Geographic Information Systems Stack Exchange is a question and answer site for cartographers, geographers and GIS professionals. Join them; it only takes a minute:

Sign up
Here's how it works:
  1. Anybody can ask a question
  2. Anybody can answer
  3. The best answers are voted up and rise to the top

thank you for your advice and I made changes to my question;

I am planning to create map-based online questionnair/survey for my master dissertation on bicyle safety. What I want to do is, asking my potential respondants to mark their answers by adding pins/mark on Online map I create. For example, I ask them a question like, " where did you have a near-miss incident while you are on a bicycle?", then respondant can answer that question by locating pins/mark on where they had nearmiss.

My initial investigaton suggested that I can achieve this with Google map API, ArcGIS online or Crowdmap. I have seen some crowd-sourced maps with a lot of pins located by many people. But I am not sure if I can;

  1. download all these marked locations in csv/text file with xy coordinate
  2. make my survey map accessable only for my "group"

Can anybody suggest me what can I use (Google API, crowdmap, ArcGIS online or else) to achieve above 1 and 2 without any or with little programming?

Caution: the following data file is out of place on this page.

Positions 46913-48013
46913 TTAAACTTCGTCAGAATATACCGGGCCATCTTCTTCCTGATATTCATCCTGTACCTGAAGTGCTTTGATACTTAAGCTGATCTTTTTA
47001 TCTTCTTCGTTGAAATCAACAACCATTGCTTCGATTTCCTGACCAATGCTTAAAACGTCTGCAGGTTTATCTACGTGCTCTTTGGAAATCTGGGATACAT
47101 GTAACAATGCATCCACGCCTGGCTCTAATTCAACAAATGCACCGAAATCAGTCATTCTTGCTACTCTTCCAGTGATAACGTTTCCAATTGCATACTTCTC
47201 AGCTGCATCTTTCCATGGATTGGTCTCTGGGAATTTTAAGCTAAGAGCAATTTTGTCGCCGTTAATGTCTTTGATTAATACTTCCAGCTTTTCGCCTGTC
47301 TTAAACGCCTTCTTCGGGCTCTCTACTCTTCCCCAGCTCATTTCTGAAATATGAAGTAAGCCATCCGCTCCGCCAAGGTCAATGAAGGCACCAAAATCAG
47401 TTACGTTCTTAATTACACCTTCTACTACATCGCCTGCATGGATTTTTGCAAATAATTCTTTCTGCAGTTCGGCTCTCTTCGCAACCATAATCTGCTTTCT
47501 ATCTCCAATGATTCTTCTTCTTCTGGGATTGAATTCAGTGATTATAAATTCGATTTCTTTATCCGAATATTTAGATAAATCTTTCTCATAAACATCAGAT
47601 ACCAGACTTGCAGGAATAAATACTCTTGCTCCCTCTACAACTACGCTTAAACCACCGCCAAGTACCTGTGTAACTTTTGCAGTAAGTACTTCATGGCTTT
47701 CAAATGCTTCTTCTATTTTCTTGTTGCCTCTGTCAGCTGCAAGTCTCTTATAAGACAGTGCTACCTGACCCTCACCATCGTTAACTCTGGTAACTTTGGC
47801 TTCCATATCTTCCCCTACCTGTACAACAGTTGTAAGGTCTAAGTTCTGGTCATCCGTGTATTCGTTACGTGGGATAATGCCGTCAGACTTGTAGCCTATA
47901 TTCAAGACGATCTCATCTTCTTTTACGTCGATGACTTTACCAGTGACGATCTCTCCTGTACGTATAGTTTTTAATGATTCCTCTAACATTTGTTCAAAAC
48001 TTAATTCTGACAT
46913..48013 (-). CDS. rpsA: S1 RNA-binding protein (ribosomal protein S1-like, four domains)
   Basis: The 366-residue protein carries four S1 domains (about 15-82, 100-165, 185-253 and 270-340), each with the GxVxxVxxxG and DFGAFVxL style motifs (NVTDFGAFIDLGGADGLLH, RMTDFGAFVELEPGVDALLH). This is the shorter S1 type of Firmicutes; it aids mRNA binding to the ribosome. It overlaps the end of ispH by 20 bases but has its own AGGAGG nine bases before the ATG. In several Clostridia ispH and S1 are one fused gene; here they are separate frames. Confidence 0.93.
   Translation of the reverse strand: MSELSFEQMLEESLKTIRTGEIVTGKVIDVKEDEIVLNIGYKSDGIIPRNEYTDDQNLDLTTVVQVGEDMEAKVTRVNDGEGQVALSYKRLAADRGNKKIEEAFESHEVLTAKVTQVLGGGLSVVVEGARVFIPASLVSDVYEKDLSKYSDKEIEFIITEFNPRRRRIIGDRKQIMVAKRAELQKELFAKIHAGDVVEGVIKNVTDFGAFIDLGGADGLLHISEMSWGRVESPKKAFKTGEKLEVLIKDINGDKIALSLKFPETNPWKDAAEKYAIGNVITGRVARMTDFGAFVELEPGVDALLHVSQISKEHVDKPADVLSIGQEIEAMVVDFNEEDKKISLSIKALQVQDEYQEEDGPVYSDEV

Thank you.

share|improve this question
Welcome to gis.SE. It isn't clear what you are really asking here. Asking for "best" isn't in scope (because its subjective) for this site, and you don't appear to have a single well-defined question. Can you click edit below the question to make it something that can be answered in a few paragraphs? – BradHards Mar 12 '14 at 7:47
up vote 0 down vote accepted

CrowdMap can be best choice. It does both 1 and 2.

share|improve this answer
Could you please provide more information about this software, and how it can be used by the OP? – Devdatta Tengshe Mar 13 '14 at 3:17

Without any programming, I dont know any.

But one idea could be to ask location in your questionnary (ex: address, street name or postal code) and then use a geocoder (for reverse geocoding) to produce a map.

I think your results would be more precise because pinning a marker on a map is often approximative, it could depends on the map scale, user's skills or interpretation, etc...

share|improve this answer

Really interesting, thanks​!​

I think that you would be really interested in some of the most cutting-edge research that I have come across explaining crowds, open innovation, and citizen science.​

And you may also enjoy this blog about the same too:

Powerful stuff, no?

share|improve this answer

Your Answer


By posting your answer, you agree to the privacy policy and terms of service.

Not the answer you're looking for? Browse other questions tagged or ask your own question.